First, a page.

Journal of Theoretical and Computational Chemistry 01/2008; 07(04). · 0.52 Impact Factor
  • K. Balasubramanian, Doyel Chaudhuri
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    ABSTRACT: We have computed the structures, and select vibrational spectra, electron density and molecular orbital contour plots of plutonium(VI) complexes of environmental importance such as [PuO2(CO3)2]2− and [PuO2(CO3)3]4−. We show that Ca2+ is efficacious in gas-phase modeling of electronic and spectroscopic properties of multiply charged plutonyl di and tricarbonate anions through complexes such as PuO2(CO3)2Ca and [PuO2(CO3)3Ca3]2+.
    Chemical Physics Letters 01/2008; 450(4):196-202. · 2.15 Impact Factor
  • Bingbing Suo, Krishnan Balasubramanian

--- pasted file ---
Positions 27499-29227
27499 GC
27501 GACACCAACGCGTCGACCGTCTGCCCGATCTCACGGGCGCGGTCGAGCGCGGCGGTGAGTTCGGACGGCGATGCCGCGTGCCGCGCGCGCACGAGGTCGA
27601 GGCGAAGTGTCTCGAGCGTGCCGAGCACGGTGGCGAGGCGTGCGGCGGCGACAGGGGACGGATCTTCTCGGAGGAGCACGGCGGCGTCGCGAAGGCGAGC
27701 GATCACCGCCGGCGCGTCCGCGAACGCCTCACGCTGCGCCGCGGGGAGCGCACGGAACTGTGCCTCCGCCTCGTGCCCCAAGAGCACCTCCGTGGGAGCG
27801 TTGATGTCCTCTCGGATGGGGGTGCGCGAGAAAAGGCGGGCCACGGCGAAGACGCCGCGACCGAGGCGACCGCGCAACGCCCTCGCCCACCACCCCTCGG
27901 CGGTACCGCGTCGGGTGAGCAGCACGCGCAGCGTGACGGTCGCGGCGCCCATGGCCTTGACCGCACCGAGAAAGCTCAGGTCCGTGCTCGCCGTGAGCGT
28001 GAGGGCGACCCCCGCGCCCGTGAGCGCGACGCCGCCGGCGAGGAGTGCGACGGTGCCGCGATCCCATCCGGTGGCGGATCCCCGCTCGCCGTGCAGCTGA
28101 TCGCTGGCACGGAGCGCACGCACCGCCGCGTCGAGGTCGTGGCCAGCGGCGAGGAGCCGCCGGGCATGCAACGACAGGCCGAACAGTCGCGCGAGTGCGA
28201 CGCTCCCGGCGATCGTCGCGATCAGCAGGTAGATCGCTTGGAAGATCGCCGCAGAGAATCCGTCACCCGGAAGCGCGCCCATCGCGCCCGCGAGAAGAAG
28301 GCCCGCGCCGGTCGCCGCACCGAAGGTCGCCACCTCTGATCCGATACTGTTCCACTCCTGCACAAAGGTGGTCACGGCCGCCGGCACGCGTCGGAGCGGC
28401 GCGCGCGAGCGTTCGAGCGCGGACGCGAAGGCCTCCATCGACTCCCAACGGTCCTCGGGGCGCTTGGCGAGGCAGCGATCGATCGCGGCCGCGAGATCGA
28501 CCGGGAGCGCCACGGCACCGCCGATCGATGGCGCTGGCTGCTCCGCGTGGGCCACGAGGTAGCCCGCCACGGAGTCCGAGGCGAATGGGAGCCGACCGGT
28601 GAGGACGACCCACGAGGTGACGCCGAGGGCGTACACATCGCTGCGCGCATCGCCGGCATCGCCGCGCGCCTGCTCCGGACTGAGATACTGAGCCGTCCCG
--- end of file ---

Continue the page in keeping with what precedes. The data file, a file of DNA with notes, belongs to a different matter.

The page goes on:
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    ABSTRACT: The potential energy curves of the low-lying electronic states of yttrium carbide (YC) and its cation are calculated at the complete active space self-consistent field and the multireference single and double excitation configuration interaction (MRSDCI) levels of theory. Fifteen low-lying electronic states of YC with different spin and spatial symmetries were identified. The X (4)Sigma- state prevails as the ground state of YC, and a low-lying excited A (4)Pi state is found to be 1661 cm(-1) higher at the MRSDCI level. The computations of the authors support the assignment of the observed spectra to a B (4)Delta(Omega=72)<--A (4)Pi(Omega=52) transition with a reinterpretation that the A (4)Pi state is appreciably populated under the experimental conditions as it is less than 2000 cm(-1) of the X (4)Sigma- ground state, and the previously suggested (4)Pi ground state is reassigned to the first low-lying excited state of YC. The potential energy curves of YC+ confirm a previous prediction by Seivers et al. [J. Chem. Phys. 105, 6322 (1996)] that the ground state of YC+ is formed through a second pathway at higher energies. The calculated ionization energy of YC is 6.00 eV, while the adiabatic electron affinity is 0.95 eV at the MRSDCI level. The computed ionization energy of YC and dissociation energy of YC+ confirm the revised experimental estimates provided by Seivers et al. although direct experimental measurements yielded results with greater errors due to uncertainty in collisional cross sections for YC+ formation.